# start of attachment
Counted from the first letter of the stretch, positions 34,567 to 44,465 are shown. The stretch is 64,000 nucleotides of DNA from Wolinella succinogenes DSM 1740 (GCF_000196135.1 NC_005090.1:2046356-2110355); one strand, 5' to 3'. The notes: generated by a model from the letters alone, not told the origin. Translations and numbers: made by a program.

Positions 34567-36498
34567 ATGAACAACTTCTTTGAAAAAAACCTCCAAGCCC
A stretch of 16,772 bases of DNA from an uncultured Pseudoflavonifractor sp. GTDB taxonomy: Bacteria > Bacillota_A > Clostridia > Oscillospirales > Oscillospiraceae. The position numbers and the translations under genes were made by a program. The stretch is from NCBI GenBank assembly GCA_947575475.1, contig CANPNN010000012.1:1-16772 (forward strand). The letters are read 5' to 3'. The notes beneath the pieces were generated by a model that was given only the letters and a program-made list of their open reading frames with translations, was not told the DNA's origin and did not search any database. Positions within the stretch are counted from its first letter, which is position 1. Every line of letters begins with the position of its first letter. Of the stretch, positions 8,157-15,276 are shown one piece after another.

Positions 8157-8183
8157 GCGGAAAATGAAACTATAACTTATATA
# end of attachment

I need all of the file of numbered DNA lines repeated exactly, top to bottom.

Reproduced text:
Counted from the first letter of the stretch, positions 34,567 to 44,465 are shown. The stretch is 64,000 nucleotides of DNA from Wolinella succinogenes DSM 1740 (GCF_000196135.1 NC_005090.1:2046356-2110355); one strand, 5' to 3'. The notes: generated by a model from the letters alone, not told the origin. Translations and numbers: made by a program.

Positions 34567-36498
34567 ATGAACAACTTCTTTGAAAAAAACCTCCAAGCCC
A stretch of 16,772 bases of DNA from an uncultured Pseudoflavonifractor sp. GTDB taxonomy: Bacteria > Bacillota_A > Clostridia > Oscillospirales > Oscillospiraceae. The position numbers and the translations under genes were made by a program. The stretch is from NCBI GenBank assembly GCA_947575475.1, contig CANPNN010000012.1:1-16772 (forward strand). The letters are read 5' to 3'. The notes beneath the pieces were generated by a model that was given only the letters and a program-made list of their open reading frames with translations, was not told the DNA's origin and did not search any database. Positions within the stretch are counted from its first letter, which is position 1. Every line of letters begins with the position of its first letter. Of the stretch, positions 8,157-15,276 are shown one piece after another.

Positions 8157-8183
8157 GCGGAAAATGAAACTATAACTTATATA